# Problem Solving Using Inequalities

Use a compound inequality to find the range of values for the width of the dog run.We will use the same problem solving strategy that we used to solve linear equation and inequality applications.Recall the problem solving strategies are to first read the problem and make sure all the words are understood.During the summer, a property owner will pay .72 plus

Use a compound inequality to find the range of values for the width of the dog run.

We will use the same problem solving strategy that we used to solve linear equation and inequality applications.

Recall the problem solving strategies are to first read the problem and make sure all the words are understood.

During the summer, a property owner will pay $24.72 plus$1.54 per hcf for Normal Usage.

The bill for Normal Usage would be between or equal to $57.06 and$171.02.

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Use a compound inequality to find the range of values for the width of the dog run.We will use the same problem solving strategy that we used to solve linear equation and inequality applications.Recall the problem solving strategies are to first read the problem and make sure all the words are understood.During the summer, a property owner will pay $24.72 plus$1.54 per hcf for Normal Usage.The bill for Normal Usage would be between or equal to $57.06 and$171.02.During the winter, a property owner will pay $24.72 plus$1.54 per hcf for Normal Usage.The bill for Normal Usage would be between or equal to $49.36 and$86.32.How many hcf can the owner use if he wants his usage to stay in the normal range?Example $$\Page Index$$ Due to the drought in California, many communities now have tiered water rates.Consider the intersection of two streets—the part where the streets overlap—belongs to both streets.To find the solution of the compound inequality, we look at the graphs of each inequality and then find the numbers that belong to both graphs—where the graphs overlap.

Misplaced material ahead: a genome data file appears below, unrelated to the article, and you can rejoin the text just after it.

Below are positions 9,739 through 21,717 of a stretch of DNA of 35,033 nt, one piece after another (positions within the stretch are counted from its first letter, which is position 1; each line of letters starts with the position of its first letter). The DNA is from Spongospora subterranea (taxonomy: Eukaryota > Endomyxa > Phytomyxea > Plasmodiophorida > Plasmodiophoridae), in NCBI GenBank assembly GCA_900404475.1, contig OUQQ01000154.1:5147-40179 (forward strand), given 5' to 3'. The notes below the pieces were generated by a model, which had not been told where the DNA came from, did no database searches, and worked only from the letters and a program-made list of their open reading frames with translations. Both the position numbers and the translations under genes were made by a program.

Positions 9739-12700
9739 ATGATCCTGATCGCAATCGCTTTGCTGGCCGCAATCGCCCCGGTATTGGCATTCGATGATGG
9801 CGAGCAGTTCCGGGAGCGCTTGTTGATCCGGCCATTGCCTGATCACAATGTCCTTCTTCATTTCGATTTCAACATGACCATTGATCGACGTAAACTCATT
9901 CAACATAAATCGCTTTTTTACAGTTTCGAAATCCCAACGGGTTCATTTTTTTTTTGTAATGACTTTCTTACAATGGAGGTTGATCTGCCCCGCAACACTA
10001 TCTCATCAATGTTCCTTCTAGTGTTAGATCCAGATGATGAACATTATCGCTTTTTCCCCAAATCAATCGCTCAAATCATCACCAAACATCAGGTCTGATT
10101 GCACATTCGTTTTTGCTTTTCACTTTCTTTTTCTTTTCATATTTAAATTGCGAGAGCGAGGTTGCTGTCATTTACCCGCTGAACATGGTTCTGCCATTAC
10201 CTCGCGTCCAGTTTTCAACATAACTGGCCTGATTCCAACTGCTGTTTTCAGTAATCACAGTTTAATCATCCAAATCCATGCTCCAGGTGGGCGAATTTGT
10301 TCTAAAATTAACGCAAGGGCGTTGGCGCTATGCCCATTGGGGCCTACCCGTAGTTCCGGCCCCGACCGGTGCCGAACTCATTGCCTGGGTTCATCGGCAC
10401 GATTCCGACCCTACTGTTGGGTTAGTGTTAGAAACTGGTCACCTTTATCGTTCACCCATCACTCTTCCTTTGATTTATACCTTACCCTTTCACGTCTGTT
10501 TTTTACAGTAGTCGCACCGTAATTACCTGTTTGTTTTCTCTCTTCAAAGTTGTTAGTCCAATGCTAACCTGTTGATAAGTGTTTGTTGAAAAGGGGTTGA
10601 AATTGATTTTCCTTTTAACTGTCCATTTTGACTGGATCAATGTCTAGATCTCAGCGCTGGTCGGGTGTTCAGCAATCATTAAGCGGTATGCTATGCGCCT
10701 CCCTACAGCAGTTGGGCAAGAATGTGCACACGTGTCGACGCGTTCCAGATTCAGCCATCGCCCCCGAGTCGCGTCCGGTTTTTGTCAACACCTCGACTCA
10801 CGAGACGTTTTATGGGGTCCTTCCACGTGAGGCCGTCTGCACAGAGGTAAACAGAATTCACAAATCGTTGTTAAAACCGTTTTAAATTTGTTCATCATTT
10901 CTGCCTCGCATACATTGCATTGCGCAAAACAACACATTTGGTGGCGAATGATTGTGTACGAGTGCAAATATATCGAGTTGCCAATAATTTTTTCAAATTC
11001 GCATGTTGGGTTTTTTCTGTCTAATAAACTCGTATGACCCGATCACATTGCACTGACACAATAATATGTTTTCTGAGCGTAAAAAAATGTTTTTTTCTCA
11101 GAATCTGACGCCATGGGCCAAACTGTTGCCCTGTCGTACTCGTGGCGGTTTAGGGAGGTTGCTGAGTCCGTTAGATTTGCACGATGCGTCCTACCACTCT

.54 per hcf for Normal Usage.The bill for Normal Usage would be between or equal to .06 and 1.02.During the winter, a property owner will pay .72 plus

Use a compound inequality to find the range of values for the width of the dog run.

We will use the same problem solving strategy that we used to solve linear equation and inequality applications.

Recall the problem solving strategies are to first read the problem and make sure all the words are understood.

During the summer, a property owner will pay $24.72 plus$1.54 per hcf for Normal Usage.

The bill for Normal Usage would be between or equal to $57.06 and$171.02.

||

Use a compound inequality to find the range of values for the width of the dog run.We will use the same problem solving strategy that we used to solve linear equation and inequality applications.Recall the problem solving strategies are to first read the problem and make sure all the words are understood.During the summer, a property owner will pay $24.72 plus$1.54 per hcf for Normal Usage.The bill for Normal Usage would be between or equal to $57.06 and$171.02.During the winter, a property owner will pay $24.72 plus$1.54 per hcf for Normal Usage.The bill for Normal Usage would be between or equal to $49.36 and$86.32.How many hcf can the owner use if he wants his usage to stay in the normal range?Example $$\Page Index$$ Due to the drought in California, many communities now have tiered water rates.Consider the intersection of two streets—the part where the streets overlap—belongs to both streets.To find the solution of the compound inequality, we look at the graphs of each inequality and then find the numbers that belong to both graphs—where the graphs overlap.

.54 per hcf for Normal Usage.The bill for Normal Usage would be between or equal to .36 and .32.How many hcf can the owner use if he wants his usage to stay in the normal range?Example $$\Page Index$$ Due to the drought in California, many communities now have tiered water rates.Consider the intersection of two streets—the part where the streets overlap—belongs to both streets.To find the solution of the compound inequality, we look at the graphs of each inequality and then find the numbers that belong to both graphs—where the graphs overlap.